Since I got started on this site rather late in the year, I haven’t done any posts yet on hot tech news. So I’ll do a quick rundown on some of the coolest stuff to hit the interwebs this year.
Google Glass–wearable internet. Looks like a pair of glasses without the lenses, but I see lenses are available. I’m cloudy on the projection, how one sees what is projected. Right now they’re pretty expensive–$1500–but the price is expected to drop dramatically once they go into full production. I’m also not clear on internet access method, simply because I haven’t gone looking. I see limited application beyond being a toy. I can see how for people with disabilities it could introduce new methods of access to information. I can also see that it may introduce eyestrain issues, not to mention being a huge distraction for some people. I can see the need for legislation regarding its use, which I find unfortunate because I would rather see LESS legislation rather than MORE; but in order to protect the privacy and rights of the viewed, something will need to be put into place.
Copyright Lawyers were the Big Winners–Please notice that I did not say copyright HOLDERS. Right up there with them is Patent Trolls. The concept of “Fair Use” is still in play but when the internet police are using robots as a poor substitute for common sense, a takedown notice is becoming disappointingly common. It’s expensive to fight both fraudulent Digital Millennium Copyright Act (DMCA) takedown notices and patent lawsuits, and it’s immoral to have to do so. Patent trolls buy up patents or secure a patent on a technology that they didn’t create, can’t explain, and don’t produce, which is a bit of an indictment on the patent system itself. Pay attention to what you use and how you use it, but for the most part, understand that DMCA trolls and patent trolls are actually trolling for deep-pocketed fish.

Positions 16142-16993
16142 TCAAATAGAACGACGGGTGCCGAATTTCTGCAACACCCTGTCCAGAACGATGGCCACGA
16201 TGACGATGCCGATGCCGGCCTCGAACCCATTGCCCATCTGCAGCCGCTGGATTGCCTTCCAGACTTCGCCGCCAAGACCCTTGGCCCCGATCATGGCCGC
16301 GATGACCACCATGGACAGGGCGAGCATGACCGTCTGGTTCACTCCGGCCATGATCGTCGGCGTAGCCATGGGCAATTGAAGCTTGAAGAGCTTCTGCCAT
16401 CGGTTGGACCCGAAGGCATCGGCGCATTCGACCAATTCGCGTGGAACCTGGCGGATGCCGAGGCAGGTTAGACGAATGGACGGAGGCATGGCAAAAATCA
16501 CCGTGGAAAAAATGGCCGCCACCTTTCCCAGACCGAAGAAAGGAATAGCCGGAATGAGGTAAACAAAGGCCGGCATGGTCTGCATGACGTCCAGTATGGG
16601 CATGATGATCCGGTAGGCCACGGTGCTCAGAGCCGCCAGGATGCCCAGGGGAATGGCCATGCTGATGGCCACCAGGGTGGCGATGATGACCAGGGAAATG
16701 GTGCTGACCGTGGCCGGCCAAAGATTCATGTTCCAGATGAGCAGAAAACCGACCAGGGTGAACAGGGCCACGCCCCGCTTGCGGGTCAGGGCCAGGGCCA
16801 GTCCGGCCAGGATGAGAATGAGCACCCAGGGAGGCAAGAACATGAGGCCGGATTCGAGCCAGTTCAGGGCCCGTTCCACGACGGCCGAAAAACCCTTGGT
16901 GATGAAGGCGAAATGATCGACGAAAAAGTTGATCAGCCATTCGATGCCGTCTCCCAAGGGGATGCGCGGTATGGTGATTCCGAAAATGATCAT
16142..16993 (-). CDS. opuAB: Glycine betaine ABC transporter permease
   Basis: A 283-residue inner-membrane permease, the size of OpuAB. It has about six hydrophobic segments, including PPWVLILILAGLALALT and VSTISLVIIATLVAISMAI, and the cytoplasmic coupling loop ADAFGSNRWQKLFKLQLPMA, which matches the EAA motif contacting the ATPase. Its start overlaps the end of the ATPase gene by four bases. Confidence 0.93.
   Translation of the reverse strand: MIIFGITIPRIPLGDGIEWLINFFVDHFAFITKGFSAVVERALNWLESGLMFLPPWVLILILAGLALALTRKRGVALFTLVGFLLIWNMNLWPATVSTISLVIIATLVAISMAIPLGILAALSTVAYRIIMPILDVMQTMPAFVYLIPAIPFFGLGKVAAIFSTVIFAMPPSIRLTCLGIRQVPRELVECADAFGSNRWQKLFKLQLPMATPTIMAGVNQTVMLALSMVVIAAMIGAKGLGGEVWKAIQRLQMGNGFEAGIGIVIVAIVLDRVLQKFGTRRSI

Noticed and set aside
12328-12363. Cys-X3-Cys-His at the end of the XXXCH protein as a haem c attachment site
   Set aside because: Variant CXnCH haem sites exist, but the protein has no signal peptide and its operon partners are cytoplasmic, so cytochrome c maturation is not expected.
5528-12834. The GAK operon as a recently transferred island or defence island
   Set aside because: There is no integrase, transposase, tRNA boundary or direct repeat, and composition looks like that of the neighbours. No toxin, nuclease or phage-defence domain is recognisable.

Bitcoin–the emerging internet currency. Anonymous like cash, losable like cash, stealable like cash, ephemeral as mist. Usable for much more than illicit drugs and firearms, Overstock.com announced that it will begin accepting Bitcoin as currency for its transactions. I don’t own any Bitcoin, it’s hard to get organically at this point, and the price is highly volatile, due partly to the uncertainty of its future and acceptance. There were a couple of notable stories this year on Bitcoin: one man forgot that he had the encryption key to his Bitcoin vault stored on his hard drive and tossed the computer into a landfill. (Not a good idea anyway due to the toxic components in computers.) He says he had over a million dollars in Bitcoin that he now cannot get to. Still unclear as to how that will play out, but the nature of Bitcoin is that it is untraceable, so he may just be out that million dollars. The other story is about a theft of Bitcoin from one of the Bitcoin exchanges–a bunch of customers just plain lost their money when some of the exchange officials took it and split. Not that our currency is solid and stable, but it’s still a touch more predictable than Bitcoin at this point.
Raspberry Pi–the palm-sized computer for serious enthusiasts–became more widely available this year. If you want to learn how computers work, get this affordable device ($25), scour the web for some instructions, and get started.